Russia has decided that Christianity, Islam, Buddhism and Judaism are the traditional religions of Russia which play a central role in the “traditional national spirituality”. Fine. But at the same time, there still remains a formal separation of religion and state in Russia and the Russian Constitution even bans the adoption of some kind of official state ideology. Furthermore, the Constitution also proclaims the freedom of religion. How do you combine such apparently completely contradictory laws?

In truth, you can’t. Russia is stuck with laws which she inherited from the “democratic” 1990s and the gradually formulating modern social consensus. Religion is hardly the only example. Take, for instance, the death penalty which Russia suspended to be accepted in the Council of Europe. Problem: most Russians favor the death penalty, especially if used against corrupt individuals, like they do in China. I could multiply examples of contradictions between the legacy of the 1990s and today’s Russia.

The real choice Russians must make is between two fundamentally different social and political orders: one, which like the Islamic Republic of Iran, subordinates majority rule/people power/democracy to a set of higher values (in this case, Islamic laws and spirituality) and one in which the will of the people is totally unconstrained, free from any moral, philosophical, religious or ethical precepts. And please do not be shocked or mislead by my reference to the Islamic Republic of Iran. Take for example the US Declaration of Independence which includes the famous words “We hold these truths to be self-evident, that all men are created equal, that they are endowed by their Creator with certain unalienable Rights, that among these are Life, Liberty and the pursuit of Happiness. — That to secure these rights, Governments are instituted among Men, deriving their just powers from the consent of the governed”. These words are accepted as axiomatic, as truisms, words we cannot be abolished or ignored even by a popular vote. Most Constitutions also have this double function of 1) proclaiming certain core beliefs and 2) limiting the scope of what is permissible. Of course, in the USA there still is the possibility of a Constitutional Convention, but you get the idea: modern Russia does not have any form of supra-democratic values or traditional national spirituality, at least not one protected by the law.

What does all that have to do with the JW ban? Everything.

Russians see the JW as a foreign entity, one whose values and actions are in contradiction with the traditional Russian norms. They also correctly perceive, even if they do not fully understand, that foreign religious organizations are very often used by various hostile powers (mostly the USA and Saudi Arabia) to infiltrate the Russian society with, let call them, “sympathetic agents” whose real loyalty (and often paycheck) depends on hostile foreign interests.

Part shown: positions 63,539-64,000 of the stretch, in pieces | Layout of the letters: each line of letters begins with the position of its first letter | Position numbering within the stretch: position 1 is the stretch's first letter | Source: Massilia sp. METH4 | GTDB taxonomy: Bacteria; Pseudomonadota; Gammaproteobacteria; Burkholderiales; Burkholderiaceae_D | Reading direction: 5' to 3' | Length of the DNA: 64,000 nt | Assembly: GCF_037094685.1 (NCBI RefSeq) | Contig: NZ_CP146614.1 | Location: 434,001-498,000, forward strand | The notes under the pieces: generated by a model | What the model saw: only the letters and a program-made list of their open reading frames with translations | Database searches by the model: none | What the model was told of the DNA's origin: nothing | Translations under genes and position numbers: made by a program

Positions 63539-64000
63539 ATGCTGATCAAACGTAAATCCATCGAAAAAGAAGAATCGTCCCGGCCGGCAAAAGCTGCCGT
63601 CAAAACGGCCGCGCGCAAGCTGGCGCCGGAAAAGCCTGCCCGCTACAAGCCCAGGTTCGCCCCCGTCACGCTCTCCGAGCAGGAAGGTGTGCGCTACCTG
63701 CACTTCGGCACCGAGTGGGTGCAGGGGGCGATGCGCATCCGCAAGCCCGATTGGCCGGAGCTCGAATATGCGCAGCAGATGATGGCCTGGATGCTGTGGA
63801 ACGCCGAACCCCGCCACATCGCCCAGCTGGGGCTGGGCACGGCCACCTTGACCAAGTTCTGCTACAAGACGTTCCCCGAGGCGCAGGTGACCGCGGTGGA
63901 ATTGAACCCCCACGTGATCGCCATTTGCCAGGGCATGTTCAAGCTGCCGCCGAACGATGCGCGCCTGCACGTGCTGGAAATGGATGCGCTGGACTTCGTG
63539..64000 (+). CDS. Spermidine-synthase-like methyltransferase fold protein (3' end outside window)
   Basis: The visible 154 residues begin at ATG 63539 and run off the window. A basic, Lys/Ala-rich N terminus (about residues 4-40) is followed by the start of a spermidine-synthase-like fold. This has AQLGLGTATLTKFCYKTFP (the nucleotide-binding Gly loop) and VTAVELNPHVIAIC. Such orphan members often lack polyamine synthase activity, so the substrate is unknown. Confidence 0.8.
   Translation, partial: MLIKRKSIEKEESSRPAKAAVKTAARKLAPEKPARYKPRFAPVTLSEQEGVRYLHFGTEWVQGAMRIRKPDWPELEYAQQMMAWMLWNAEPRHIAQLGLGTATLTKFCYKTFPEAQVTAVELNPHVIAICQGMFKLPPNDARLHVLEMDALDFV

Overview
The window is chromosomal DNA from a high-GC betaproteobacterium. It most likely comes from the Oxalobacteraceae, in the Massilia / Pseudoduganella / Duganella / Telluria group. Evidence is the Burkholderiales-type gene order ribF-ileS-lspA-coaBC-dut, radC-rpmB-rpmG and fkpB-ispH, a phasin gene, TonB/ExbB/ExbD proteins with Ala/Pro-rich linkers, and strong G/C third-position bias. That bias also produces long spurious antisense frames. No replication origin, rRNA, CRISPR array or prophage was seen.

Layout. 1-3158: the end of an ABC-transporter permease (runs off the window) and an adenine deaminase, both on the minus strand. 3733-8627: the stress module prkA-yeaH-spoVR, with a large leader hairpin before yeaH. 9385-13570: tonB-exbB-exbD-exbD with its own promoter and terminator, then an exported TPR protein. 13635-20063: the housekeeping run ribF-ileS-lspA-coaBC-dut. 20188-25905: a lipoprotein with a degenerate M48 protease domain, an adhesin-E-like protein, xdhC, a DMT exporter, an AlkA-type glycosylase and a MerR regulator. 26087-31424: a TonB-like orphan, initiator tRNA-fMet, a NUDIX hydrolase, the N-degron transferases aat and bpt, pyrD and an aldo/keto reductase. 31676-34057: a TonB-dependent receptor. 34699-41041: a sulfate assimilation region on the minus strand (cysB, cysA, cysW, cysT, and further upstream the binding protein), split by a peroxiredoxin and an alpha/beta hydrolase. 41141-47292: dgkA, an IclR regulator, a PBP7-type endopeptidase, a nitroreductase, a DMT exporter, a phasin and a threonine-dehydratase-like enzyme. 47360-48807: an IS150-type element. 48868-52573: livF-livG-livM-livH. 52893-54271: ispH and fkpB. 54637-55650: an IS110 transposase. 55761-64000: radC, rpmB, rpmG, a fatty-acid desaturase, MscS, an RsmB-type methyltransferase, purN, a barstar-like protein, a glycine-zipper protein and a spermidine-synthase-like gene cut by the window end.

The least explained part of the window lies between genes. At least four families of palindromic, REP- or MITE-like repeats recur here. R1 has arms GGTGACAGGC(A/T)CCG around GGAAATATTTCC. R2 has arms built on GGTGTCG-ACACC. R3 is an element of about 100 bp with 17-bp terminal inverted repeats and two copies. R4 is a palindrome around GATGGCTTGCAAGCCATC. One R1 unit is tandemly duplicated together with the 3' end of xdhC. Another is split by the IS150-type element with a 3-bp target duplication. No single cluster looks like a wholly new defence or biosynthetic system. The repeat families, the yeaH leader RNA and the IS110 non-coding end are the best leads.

The Russian definitely have a point here. What they lack is a sound strategy on how to deal with that problem. Let me give just one example: the proclamation that Christianity, Islam, Buddhism and Judaism are Russia’s traditional religions. Great – but which brand/version of, say, Christianity or Islam deserve that status? Does that include the Latin and the Wahabis? Even inside Orthodoxy there are many different jurisdictions the ‘official’ one (the Moscow Patriarchate) being only one of them, even if it is by far the biggest one, courtesy of the (often violent) support of the secular powers both during and after the Soviet era, hardly a criterion of true spiritual legitimacy. Do the Russian Old Ritualists, for example, deserve to be considered as a “traditional Russian religion”? If you look at history, I would submit that they have even more of a claim to being the Russian traditional version of Orthodoxy than any of the ‘New Rite’ (aka “Nikonian”) jurisdictions. As you see, this all gets complicated very fast.

Finally, I would argue that state interventions in religious matters has a pretty disastrous record in Russian history, especially for the past 300 years or so. But how does a society set social norms without involving the state?

These are tricky matters which do not yield simple solutions.

Russia was born as a principality, then she became a monarchy, then an empire, then a union of Soviet republics, then a pseudo-democratic plutocracy and now she is a rather bizarre mix of all of the above trying to impersonate a modern democratic federation with, however, traditional values. No wonder the result often looks like a total mess! No wonder that along the way Russians commit some rather ridiculous blunders.

The mess with the JW is clearly such a blunder and I hope that with enough time the Russian society will become more mature and sophisticated at how such matters are dealt with. Right now we are probably going to see more such generally well-intentioned PR disasters made worse by a fundamental lack of ability to explain to the general public, especially in the West, the real nature and intention of the legal measures adopted (for example, most folks in the West still mistakenly believe that homosexuals are persecuted in Russia).

Yes, Russia did screw up, but I don’t think that it is fair to harshly blame her for her admittedly clumsy attempts at recovering a true civilizational identity. At least she is still trying when so many others have simply given up and caved in to the hypocritical and fake system of pseudo-values of the AngloZionist Empire. I wish all the countries on our suffering planet had the courage and opportunity to re-discover their own civilizational identities.

The Saker